The exhibition is aesthetically pleasing – its open concept, large light coloured “paper boats” and the shimmering light enrapture you as soon as you walk into the museum. Children study the model ships in detail and imagine themselves moving around on them. It’s great that the icebreaker Suur Tõll, which is represented by a model at the exhibition, is itself located at the Seaplane Harbour marina and is also open to visitors.
Herman Miller, Maritime Museum customer service director
HOW TO DRAW ATTENTION in a room that contains a life-sized submarine? Where you can’t use the wall surfaces and it’s dim like in a diver’s dream. Since this is a ship exhibition featuring 100 ships important to Estonia, our thoughts turned to the idea of larger-than-life paper ships –
their white silhouettes catch the eye from a distance and they are distinct from the other items in the museum.
THE EXHIBITION IS ACCESSED from the second floor, and thus the first general impression comes from above. The ships are composed in different directions to leave an unarranged impression. Taking the theme further, it also suggests the motif of the “white ship” that Estonians yearned for, as they gazed across the water hopefully. At the same time, we also considered the photogenic qualities of the paper ships – pictures shared on social media would also help disseminate the message of the exhibition. The possibility of climbing aboard some ships, like we imagined in our competition entry, would also have given people reason to take pictures. Yet it turned out that the engineering solution would be too expensive for ensuring visitor safety.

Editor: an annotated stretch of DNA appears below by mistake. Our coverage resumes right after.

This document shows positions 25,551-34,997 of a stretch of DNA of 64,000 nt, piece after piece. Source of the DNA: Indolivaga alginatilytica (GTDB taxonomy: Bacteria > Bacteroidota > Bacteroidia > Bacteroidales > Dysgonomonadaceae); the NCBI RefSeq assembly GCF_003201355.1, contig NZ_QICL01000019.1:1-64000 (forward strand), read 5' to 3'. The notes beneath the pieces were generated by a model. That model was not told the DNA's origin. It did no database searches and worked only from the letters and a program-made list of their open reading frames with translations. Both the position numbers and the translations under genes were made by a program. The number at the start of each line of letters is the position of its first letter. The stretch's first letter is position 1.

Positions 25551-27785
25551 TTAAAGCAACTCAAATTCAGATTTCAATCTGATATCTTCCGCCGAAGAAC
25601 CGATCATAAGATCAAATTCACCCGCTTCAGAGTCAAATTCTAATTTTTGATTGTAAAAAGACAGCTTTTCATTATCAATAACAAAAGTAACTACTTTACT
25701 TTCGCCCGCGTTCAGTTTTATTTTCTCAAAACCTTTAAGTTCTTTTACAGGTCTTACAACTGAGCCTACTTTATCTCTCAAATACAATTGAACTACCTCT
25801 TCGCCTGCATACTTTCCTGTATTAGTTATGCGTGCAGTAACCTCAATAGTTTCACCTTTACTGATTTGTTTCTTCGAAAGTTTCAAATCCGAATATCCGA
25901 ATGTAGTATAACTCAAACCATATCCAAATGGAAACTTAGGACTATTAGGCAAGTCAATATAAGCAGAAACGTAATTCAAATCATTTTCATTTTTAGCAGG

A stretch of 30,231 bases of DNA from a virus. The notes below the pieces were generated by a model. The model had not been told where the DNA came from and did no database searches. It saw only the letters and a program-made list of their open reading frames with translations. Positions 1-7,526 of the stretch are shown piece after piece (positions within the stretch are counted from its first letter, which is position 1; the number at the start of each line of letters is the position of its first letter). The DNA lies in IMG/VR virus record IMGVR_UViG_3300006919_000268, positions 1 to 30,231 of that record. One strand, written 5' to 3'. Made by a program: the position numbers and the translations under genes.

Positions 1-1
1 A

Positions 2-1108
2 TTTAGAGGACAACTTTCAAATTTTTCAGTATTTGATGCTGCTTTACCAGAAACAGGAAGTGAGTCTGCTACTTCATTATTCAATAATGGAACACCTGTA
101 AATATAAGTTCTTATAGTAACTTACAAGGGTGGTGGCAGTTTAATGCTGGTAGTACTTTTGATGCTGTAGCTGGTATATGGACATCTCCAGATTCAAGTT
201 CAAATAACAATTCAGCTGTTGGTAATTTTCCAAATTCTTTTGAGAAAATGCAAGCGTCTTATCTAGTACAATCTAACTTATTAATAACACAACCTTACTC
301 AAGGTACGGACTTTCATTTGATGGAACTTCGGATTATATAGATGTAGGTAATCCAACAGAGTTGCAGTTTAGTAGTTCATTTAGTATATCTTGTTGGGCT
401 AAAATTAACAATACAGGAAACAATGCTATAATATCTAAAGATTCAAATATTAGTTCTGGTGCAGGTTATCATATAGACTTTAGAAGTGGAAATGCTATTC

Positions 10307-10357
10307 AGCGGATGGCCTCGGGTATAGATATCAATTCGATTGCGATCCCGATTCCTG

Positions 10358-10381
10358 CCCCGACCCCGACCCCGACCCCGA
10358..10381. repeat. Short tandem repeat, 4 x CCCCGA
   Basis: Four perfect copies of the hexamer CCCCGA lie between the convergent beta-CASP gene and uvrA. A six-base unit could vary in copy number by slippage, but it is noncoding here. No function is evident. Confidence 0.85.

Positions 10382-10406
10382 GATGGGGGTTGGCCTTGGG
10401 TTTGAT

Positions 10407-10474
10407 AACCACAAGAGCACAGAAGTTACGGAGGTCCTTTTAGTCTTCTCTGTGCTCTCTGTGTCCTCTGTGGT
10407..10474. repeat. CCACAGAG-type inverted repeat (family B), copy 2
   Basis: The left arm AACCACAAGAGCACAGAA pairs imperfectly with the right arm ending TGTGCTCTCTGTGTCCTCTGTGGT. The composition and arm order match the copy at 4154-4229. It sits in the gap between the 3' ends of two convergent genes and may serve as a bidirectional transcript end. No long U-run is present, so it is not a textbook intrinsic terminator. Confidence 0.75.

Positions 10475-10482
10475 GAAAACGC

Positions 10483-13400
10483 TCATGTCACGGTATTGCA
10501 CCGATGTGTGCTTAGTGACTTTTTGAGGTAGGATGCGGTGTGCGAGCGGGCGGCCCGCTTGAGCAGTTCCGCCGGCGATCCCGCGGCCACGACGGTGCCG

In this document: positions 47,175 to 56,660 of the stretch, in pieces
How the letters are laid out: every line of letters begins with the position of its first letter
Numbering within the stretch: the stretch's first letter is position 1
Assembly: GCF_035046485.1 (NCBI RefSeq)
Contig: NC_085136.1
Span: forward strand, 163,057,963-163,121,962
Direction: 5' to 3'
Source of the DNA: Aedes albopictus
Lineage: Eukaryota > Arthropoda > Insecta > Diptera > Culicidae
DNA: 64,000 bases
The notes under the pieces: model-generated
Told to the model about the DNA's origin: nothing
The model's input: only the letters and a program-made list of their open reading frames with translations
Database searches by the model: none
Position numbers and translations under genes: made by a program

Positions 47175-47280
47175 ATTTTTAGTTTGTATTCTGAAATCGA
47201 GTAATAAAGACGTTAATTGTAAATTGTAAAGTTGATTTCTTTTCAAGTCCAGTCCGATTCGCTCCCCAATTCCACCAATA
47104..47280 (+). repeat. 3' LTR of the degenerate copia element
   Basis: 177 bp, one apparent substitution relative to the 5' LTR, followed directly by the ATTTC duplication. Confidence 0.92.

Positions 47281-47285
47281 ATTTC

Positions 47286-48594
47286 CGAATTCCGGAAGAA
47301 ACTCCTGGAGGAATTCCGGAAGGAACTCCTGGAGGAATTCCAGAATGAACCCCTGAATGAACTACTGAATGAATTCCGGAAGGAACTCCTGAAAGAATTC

THE MANUFACTURER was helpful in developing the sheet metal ships; they made the calculations as the work progressed. It also had to be possible to assemble and transport the ships.
The museum’s technicians prepared a 1:1 cardboard model and we pondered how to install the necessary texts in relation to the model. We discovered that if you peeked across the gunwales, texts could be read from inside the ships as well. It was important that the positioning of the text leave an impression as if the ships were indeed made from newspapers. I myself had to fold quite a few newspapers to illustrate what the end result should look like.
Some moving images were projected on to the ships as round bubbles-illuminators.
THE EXHIBIT ALSO INCLUDES showcases in six sizes – these had to house exhibits such as the captain’s uniforms and two-metre ship models. The showcases, lighted from below, create the visual effect of waves between the giant paper ships.
THE HARDEST PART was not to lose sight of the original idea – you have the concept in your head; even in your sleep you see what the exhibition could be like. To keep the vision from slipping away, you have to make compromises in a very clever way.
What will become of the ships when the exhibition is over? Perhaps it will be possible to use them in the urban space, in some marina? It would be a shame if they were destined for the metal crusher.
Janno Roos, Andres Labi